Some website owners attempt to block VPNs altogether. For example, Social Blade (shown above) uses Cloudflare to intercept VPN traffic, blocking access to anyone who has a VPN active when they load the website.

How to Bypass VPN Blocks

Most popular streaming sites tend to block VPNs, including:

  • Disney+
  • BBC iPlayer
  • Hulu
  • Netflix
  • Max


These can vary based on your location and your specific VPN. While there’s no foolproof way to always get around these mechanisms, there are a number of steps you can take to improve your chances.

1. Try Different IP Addresses

Many commercial VPN providers give you access to multiple servers spread out over different data centers worldwide. By switching to a different server, you change your internet-facing IP address.

tunnelbear location choice in desktop app

If you get blocked, cycle through the available servers. If you’re lucky, you could find one that isn’t on the site’s blacklist.

2. Inform Sites of Your VPN Use

It may be beneficial to notify certain sites that you use a VPN. For example, if you reach out to your bank’s customer service, they could put a note on your account to help resolve any problems should their fraud protection systems flag your VPN use.


This is a particularly good idea if you’ve previously been connecting to the service without a VPN but plan to start using one in the near future, perhaps due to travel. Remember that sites generally restrict proxied traffic to curtail abuse by bots, not because they are specifically prejudiced against people who use VPNs.

3. Pay for a Private IP Address

The more people that are using a particular IP, the more likely it is to land on a blacklist at some point. Having your own private IP address makes it much easier for your VPN to go undetected.

There are many private IP providers out there today, but before you go signing up for one, make sure your current VPN provider doesn’t already offer this feature. The following popular VPN providers offer private VPNs (often at an inflated price):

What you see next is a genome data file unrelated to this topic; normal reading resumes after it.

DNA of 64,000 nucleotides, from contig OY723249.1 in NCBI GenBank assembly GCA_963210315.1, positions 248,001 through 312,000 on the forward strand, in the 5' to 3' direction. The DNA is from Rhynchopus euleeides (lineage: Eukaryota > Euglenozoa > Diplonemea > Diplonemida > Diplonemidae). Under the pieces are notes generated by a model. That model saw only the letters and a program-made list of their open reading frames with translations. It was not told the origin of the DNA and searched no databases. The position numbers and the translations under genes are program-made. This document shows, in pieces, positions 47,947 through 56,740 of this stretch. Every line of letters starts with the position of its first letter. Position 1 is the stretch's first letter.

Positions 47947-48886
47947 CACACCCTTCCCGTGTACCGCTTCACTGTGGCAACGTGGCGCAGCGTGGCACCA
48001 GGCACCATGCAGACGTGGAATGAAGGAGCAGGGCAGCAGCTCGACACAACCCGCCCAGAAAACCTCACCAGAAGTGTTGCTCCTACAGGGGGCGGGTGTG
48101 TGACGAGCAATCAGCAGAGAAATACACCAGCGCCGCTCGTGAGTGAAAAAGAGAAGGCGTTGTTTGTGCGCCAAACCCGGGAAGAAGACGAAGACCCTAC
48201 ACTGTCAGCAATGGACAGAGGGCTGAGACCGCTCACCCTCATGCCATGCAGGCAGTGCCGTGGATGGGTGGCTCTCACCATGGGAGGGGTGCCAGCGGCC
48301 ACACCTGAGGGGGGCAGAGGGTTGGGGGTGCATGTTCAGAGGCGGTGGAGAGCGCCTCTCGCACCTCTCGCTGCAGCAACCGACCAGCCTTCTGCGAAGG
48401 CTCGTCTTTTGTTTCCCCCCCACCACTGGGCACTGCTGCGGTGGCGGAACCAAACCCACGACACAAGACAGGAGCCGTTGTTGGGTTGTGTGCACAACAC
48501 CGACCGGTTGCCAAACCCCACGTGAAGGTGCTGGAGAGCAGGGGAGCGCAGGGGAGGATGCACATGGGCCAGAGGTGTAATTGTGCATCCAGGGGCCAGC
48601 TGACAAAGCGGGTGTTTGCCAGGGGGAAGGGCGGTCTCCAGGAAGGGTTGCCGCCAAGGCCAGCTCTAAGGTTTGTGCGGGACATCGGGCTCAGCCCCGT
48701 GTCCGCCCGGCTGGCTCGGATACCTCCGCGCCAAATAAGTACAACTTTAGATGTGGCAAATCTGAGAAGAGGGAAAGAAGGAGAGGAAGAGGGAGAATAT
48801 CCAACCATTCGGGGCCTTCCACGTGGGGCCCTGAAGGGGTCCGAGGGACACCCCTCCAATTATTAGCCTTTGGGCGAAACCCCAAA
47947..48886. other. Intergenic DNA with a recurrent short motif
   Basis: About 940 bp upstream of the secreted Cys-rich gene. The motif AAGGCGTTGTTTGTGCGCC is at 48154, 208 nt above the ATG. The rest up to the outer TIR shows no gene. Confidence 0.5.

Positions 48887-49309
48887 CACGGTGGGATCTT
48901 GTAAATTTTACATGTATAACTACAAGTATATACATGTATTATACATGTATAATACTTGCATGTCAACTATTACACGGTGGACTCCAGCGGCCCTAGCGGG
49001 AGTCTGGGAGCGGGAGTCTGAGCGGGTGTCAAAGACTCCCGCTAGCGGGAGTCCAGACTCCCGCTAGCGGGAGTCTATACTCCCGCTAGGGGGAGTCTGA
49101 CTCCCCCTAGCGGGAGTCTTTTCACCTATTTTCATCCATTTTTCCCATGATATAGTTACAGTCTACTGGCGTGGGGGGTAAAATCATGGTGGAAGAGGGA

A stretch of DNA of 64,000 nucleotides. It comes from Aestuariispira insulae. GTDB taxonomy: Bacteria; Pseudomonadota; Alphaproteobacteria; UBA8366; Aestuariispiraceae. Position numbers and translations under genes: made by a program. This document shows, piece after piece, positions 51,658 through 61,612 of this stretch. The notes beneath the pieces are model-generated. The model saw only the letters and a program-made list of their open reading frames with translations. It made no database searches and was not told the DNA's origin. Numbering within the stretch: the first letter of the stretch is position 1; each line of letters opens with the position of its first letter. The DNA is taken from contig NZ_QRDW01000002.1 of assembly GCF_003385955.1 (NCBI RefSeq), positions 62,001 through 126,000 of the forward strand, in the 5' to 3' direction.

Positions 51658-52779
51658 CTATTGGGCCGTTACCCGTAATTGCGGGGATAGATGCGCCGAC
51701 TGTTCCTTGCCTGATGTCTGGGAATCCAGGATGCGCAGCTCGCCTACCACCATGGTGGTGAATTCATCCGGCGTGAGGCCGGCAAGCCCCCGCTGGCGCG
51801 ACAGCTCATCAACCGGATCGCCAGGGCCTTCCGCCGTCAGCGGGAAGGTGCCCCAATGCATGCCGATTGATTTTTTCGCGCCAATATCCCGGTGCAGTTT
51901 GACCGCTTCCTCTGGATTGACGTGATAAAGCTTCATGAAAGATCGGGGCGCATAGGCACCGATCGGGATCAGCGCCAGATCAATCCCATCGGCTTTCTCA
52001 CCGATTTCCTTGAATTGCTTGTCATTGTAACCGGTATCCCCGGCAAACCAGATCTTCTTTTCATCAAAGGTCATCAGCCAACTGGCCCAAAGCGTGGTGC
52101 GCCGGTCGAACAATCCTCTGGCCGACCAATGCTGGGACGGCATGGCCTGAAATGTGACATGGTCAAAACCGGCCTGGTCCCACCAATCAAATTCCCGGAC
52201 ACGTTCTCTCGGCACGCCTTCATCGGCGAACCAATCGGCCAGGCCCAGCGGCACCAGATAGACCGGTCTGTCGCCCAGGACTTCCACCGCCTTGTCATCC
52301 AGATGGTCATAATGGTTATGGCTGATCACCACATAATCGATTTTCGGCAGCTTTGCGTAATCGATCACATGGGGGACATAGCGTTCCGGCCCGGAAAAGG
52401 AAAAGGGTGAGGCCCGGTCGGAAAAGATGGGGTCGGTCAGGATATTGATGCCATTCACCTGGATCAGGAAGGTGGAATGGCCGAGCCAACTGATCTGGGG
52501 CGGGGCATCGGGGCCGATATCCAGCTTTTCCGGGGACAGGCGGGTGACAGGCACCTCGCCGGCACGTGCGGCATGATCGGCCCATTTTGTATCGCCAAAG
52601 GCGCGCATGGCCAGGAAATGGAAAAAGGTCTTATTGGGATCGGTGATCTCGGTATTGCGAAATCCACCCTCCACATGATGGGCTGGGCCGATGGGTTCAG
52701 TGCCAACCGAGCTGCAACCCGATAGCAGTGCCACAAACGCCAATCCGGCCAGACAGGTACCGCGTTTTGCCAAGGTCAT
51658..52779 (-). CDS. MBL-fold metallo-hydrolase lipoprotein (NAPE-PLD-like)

• IPVanish
  • SurfShark
  • PureVPN
  • NordVPN
  • Windscribe
  • Ivacy
  • Private Internet Access
  • CyberGhost


If your current VPN provider doesn’t offer a private IP address, consider switching to another service or a dedicated private IP provider, such as IPv4 Global. Other handy VPN features can help you bypass blocks if you’d like to maximize your chances.

4. Use a Less Common VPN

Another way to avoid crowded servers is to use a less-known VPN provider. Since a few companies tend to dominate the VPN market, you can expect them to appear prominently in blacklists. A more obscure VPN may be less likely to get blocked or trigger a CAPTCHA.

Of course, this doesn’t mean you should use the cheapest, shadiest provider you can find. You especially want to avoid free VPN services. Not only are these usually swamped with thousands or millions of users, but they are also magnets for fraud, piracy, and other problematic behaviors. Sites have a strong incentive to target them for blocking.


5. Clear Your Cache and Cookies

In some cases, particular browser features or settings could trigger protection systems, or browser tracking could identify your browser easily.

Clearing your browser cache and cookies can reset how a website or service views you as a user and potentially unblock your VPN in the process. It’s simple to clear your cache and cookies on Google Chrome, and it’s a similar process on most other browsers.

6. Change Your DNS Servers

Another handy way to attempt to unblock your VPN is to change your DNS servers. The Domain Name System (DNS) translates human-readable domain names to IP addresses. Instead of having to remember difficult and long strings of numbers for each website, we can remember names instead, like MakeUseOf. When you get a new internet connection, you’ll use the default ISP DNS settings, but you don’t have to.

You can change your settings to use third-party DNS, which may well unblock your VPN and let you access the site or service. You can change your DNS settings on Windows, change your DNS settings on macOS, and find and change your DNS settings on Linux.


7. Roll Your Own VPN server

A more technical alternative is to install your own VPN server, either on a physical computer you control or on a virtual cloud server. You’ll be the only person using that server’s particular IP address, much reducing the chance that it ends up on a blacklist.

Note that the IP ranges of prominent cloud providers like Amazon AWS and Microsoft Azure are also public information, so this may not be a completely airtight solution either. It would be more reliable to install the server on a physical machine that connects to the Internet through your own ISP.

It can be annoying to face CAPTCHAs or other roadblocks while innocently surfing the web. But for the most part, there are simple ways to bypass the mechanisms sites use to discriminate against VPN users. By taking a few steps to make your traffic seem less suspicious, you can use VPNs to protect your online privacy with less hassle.